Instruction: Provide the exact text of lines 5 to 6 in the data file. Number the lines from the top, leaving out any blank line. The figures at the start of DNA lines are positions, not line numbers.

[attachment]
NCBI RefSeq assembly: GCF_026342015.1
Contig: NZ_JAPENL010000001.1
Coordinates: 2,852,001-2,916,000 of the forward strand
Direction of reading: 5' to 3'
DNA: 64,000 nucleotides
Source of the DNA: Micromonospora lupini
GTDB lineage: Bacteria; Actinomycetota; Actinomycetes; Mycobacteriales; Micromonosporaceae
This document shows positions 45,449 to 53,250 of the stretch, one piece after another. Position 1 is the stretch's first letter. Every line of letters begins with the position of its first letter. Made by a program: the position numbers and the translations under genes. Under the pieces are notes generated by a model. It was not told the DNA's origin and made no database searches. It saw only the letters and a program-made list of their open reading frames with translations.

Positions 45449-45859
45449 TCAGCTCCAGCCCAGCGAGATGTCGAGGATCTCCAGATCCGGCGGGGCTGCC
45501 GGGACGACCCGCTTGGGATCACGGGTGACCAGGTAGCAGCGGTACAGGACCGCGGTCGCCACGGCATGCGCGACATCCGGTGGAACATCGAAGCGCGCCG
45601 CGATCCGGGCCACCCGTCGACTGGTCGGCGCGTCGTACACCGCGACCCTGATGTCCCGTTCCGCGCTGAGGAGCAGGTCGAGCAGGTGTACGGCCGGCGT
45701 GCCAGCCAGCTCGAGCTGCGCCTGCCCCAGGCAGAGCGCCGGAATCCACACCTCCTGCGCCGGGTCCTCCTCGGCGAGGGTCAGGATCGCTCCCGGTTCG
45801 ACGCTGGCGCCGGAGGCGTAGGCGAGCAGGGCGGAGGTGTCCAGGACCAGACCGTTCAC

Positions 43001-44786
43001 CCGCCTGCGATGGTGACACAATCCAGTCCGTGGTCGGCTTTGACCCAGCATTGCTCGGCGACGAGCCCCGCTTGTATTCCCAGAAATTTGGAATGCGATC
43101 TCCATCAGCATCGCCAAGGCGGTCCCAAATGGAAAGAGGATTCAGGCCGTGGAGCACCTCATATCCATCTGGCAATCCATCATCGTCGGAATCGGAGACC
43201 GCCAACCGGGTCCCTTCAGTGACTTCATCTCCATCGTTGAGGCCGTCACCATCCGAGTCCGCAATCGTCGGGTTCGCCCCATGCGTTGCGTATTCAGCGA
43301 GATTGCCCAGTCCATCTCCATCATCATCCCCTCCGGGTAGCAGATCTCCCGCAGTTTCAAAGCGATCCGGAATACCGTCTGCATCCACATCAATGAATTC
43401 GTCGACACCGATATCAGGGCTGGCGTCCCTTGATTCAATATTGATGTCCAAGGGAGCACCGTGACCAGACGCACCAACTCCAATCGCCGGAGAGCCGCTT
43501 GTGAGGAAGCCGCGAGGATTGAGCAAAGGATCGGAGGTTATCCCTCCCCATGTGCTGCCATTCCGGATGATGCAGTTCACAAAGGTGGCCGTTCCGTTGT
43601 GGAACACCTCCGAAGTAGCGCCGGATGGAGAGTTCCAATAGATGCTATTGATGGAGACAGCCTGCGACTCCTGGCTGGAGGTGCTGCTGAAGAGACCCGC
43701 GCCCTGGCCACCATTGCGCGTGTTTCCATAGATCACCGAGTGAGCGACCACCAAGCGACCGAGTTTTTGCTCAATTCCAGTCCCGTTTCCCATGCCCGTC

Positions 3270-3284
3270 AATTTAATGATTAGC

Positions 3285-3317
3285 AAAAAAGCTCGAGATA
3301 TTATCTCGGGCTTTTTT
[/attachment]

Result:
DNA: 64,000 nucleotides
Source of the DNA: Micromonospora lupini